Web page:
• Alessia Camoirano Bruges

Dido's myth and abandonment. An abstract and lyrical representation.

Updated: May 6

Mythology has always fascinated me. Be it Greek, Roman, Colombian etc. The pathos, the tragedy, deception, passion and the connection with nature, in particular, are the elements that intrigued me most. For this reason, I decided to represent some female figures or stories with female figures as the main characters. The series includes; Dido, Chaos, Nemesis, Cassandra, Thallo, Auxo, Carpo and other myths I'm working on. The first of the series is Dido. The figure of Dido is repeated several times throughout history; one of the most popular versions is that of Virgil in the Aeneid. (To find out more go to this site https://bmcr.brynmawr.edu/2019/2019.07.13/) Virgil sees Dido as a suicide who, abandoned by Aeneas, throws herself into the fire, pierced by his sword. Despite her power, despite being queen, her life goes out in the fire. Dido is a complex character who must not be minimized to abandonment and suicide. But at 15, the myth of Dido touched me deeply and greatly influenced my life in the future. At 15, I already felt everything intensely, more than my companions. Seeing a woman like Dido crumble from abandonment made me feel understood. I didn't take anything from the story at that moment; I only learned that although I could feel immense pain inside me, that pain did not make me less of a woman; without dignity and value. And at 15, feeling understood, even if only by a myth, is a goal. Almost ten years later, I know perfectly well that the story goes beyond suicide-abandonment. But the pain due to abandonment has been a constant which I am now living with serenity. And that's why I decided to paint the myth of Dido in an abstract version. This painting was the first painting I managed to do after a tough period in my life. A period that changed my life forever, for the better.

I made a mood board, choosing colours based on 1) the emotion I wanted to explore 2) the colours I saw in the paintings concerning the myth. After that, I mixed the colours with a Liquitex pouring medium and fluid improver. To make the painting, I created horizontal and vertical lines by creating several layers of paint. Once I divided the painting into rows, I started to move the canvas gently, up and down alternating with sudden movements. These movements are always an alternation of conscious and subconscious states. To paint to let go of the pain, in this case, abandonment. I always listen to music while painting. This time I was listening to Pink Floyd.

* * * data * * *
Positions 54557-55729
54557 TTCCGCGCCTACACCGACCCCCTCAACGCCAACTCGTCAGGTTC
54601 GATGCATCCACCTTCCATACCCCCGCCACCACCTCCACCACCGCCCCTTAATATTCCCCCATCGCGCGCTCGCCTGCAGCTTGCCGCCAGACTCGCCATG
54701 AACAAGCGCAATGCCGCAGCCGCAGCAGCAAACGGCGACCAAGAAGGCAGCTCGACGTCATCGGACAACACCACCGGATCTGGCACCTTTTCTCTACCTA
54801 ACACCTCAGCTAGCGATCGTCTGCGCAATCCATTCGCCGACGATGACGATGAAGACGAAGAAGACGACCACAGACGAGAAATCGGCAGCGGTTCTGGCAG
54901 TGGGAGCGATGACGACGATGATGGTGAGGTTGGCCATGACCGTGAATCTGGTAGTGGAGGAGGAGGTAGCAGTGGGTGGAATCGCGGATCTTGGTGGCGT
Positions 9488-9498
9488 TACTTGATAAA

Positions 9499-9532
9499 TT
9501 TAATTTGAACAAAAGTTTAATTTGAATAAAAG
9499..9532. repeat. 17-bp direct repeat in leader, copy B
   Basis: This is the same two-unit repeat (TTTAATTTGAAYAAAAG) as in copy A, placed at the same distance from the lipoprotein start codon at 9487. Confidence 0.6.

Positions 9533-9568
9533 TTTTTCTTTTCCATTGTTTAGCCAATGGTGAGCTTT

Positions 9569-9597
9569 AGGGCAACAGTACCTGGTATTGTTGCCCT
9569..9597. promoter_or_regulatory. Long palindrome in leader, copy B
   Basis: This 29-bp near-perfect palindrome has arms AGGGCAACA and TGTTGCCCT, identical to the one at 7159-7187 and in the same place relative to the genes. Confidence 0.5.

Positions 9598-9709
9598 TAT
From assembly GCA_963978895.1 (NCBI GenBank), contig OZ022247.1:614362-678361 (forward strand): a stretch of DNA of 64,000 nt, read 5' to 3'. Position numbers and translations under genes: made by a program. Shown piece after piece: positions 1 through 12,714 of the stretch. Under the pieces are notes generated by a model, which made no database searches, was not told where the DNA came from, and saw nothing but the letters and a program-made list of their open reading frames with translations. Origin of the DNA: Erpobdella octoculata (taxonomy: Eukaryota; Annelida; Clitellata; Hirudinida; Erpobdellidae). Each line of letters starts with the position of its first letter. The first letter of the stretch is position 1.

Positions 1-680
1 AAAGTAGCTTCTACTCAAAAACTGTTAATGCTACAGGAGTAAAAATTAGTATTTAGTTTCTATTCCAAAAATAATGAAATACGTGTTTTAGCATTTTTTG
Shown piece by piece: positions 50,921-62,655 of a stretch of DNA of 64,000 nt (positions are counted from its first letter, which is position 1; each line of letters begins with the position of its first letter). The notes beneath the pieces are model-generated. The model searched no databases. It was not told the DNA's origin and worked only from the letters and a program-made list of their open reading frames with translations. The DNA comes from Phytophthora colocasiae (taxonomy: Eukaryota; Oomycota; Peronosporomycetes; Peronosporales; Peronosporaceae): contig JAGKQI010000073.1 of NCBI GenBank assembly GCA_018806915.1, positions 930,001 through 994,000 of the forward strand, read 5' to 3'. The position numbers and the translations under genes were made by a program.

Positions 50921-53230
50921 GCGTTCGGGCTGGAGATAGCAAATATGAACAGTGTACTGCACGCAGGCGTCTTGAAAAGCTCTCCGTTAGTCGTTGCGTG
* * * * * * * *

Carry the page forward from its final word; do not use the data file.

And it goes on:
Alessia Camoirano Bruges working on Dido's Myth

With the spatula, I moved the lines to make the colours mix without losing their essence and to create shapes. The shapes you see on the canvas represent my different internal battles due to abandonment. At the same time, they represent the battles of Dido.

Details - Dido's Myth

As with every painting, I applied varnish. At the end of the painting, as always, I wrote the lyrics. These are words that accompany the painting. Hundred shadows picking and biting insides of me. Swimming between all the colours Calm is an island Chaos is my armour I can be jealous of her I can beg myself to change But silently waiting for you to stay away. As I walk the city As I jump on the district line as I punch my wants and hug my needs I say goodbye to what I used to be But I still hold her in my deepest thoughts and there, just there secretly I hold you far away from me yet inside of me. These lyrics are a modern take on Dido and me. The background city is London. Here, I speak of the new me, just out of a painful moment that learns to rediscover life. In these lyrics, I accept the pain, accept my fears and decide to love myself, to complete myself, belong to myself. I might fear abandonment, but I won't let it consume me because I am complete on my own. I am no one's half. Despite this, I still keep that frightened girl, who feeds on chaos and pain, but is part of me and I must love and accept her. At the same time, these lyrics explore different relationships that have brought suffering. All this, inspired by Dido and the impact the myth had. These lyrics have many other meanings, but I leave it to you to discover the rest. This painting was one of the finalists at the Young Guns Awards at the Walton Fine Arts Gallery and was exhibited at the Laura I Gallery in London.





Alessia Camoirano Bruges at Young Guns Awards

If interested in the design or purchasing, please contact me alessiacamoiranobruges@gmail.com





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